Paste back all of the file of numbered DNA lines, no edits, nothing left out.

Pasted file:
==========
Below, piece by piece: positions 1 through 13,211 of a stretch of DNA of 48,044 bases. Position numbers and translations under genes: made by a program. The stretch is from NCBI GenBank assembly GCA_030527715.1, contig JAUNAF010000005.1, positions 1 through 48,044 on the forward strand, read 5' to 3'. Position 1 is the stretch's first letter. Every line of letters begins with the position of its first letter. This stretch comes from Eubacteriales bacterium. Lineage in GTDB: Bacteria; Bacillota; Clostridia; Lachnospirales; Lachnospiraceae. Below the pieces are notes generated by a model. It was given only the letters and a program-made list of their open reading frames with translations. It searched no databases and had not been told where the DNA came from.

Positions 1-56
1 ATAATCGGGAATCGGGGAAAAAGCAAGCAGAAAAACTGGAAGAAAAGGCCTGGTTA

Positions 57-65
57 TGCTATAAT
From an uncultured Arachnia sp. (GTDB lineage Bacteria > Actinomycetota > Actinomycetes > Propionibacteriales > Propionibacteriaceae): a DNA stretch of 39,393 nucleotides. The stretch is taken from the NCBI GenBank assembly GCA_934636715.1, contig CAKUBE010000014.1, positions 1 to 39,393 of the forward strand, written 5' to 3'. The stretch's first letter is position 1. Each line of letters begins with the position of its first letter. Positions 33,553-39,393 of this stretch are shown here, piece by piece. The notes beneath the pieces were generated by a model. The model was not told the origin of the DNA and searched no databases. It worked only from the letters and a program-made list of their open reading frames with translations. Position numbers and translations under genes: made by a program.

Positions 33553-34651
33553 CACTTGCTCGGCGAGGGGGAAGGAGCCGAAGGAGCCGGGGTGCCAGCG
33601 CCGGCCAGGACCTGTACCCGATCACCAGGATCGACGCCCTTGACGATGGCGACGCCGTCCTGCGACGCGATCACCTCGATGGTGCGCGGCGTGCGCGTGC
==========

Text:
Below, piece by piece: positions 1 through 13,211 of a stretch of DNA of 48,044 bases. Position numbers and translations under genes: made by a program. The stretch is from NCBI GenBank assembly GCA_030527715.1, contig JAUNAF010000005.1, positions 1 through 48,044 on the forward strand, read 5' to 3'. Position 1 is the stretch's first letter. Every line of letters begins with the position of its first letter. This stretch comes from Eubacteriales bacterium. Lineage in GTDB: Bacteria; Bacillota; Clostridia; Lachnospirales; Lachnospiraceae. Below the pieces are notes generated by a model. It was given only the letters and a program-made list of their open reading frames with translations. It searched no databases and had not been told where the DNA came from.

Positions 1-56
1 ATAATCGGGAATCGGGGAAAAAGCAAGCAGAAAAACTGGAAGAAAAGGCCTGGTTA

Positions 57-65
57 TGCTATAAT
From an uncultured Arachnia sp. (GTDB lineage Bacteria > Actinomycetota > Actinomycetes > Propionibacteriales > Propionibacteriaceae): a DNA stretch of 39,393 nucleotides. The stretch is taken from the NCBI GenBank assembly GCA_934636715.1, contig CAKUBE010000014.1, positions 1 to 39,393 of the forward strand, written 5' to 3'. The stretch's first letter is position 1. Each line of letters begins with the position of its first letter. Positions 33,553-39,393 of this stretch are shown here, piece by piece. The notes beneath the pieces were generated by a model. The model was not told the origin of the DNA and searched no databases. It worked only from the letters and a program-made list of their open reading frames with translations. Position numbers and translations under genes: made by a program.

Positions 33553-34651
33553 CACTTGCTCGGCGAGGGGGAAGGAGCCGAAGGAGCCGGGGTGCCAGCG
33601 CCGGCCAGGACCTGTACCCGATCACCAGGATCGACGCCCTTGACGATGGCGACGCCGTCCTGCGACGCGATCACCTCGATGGTGCGCGGCGTGCGCGTGC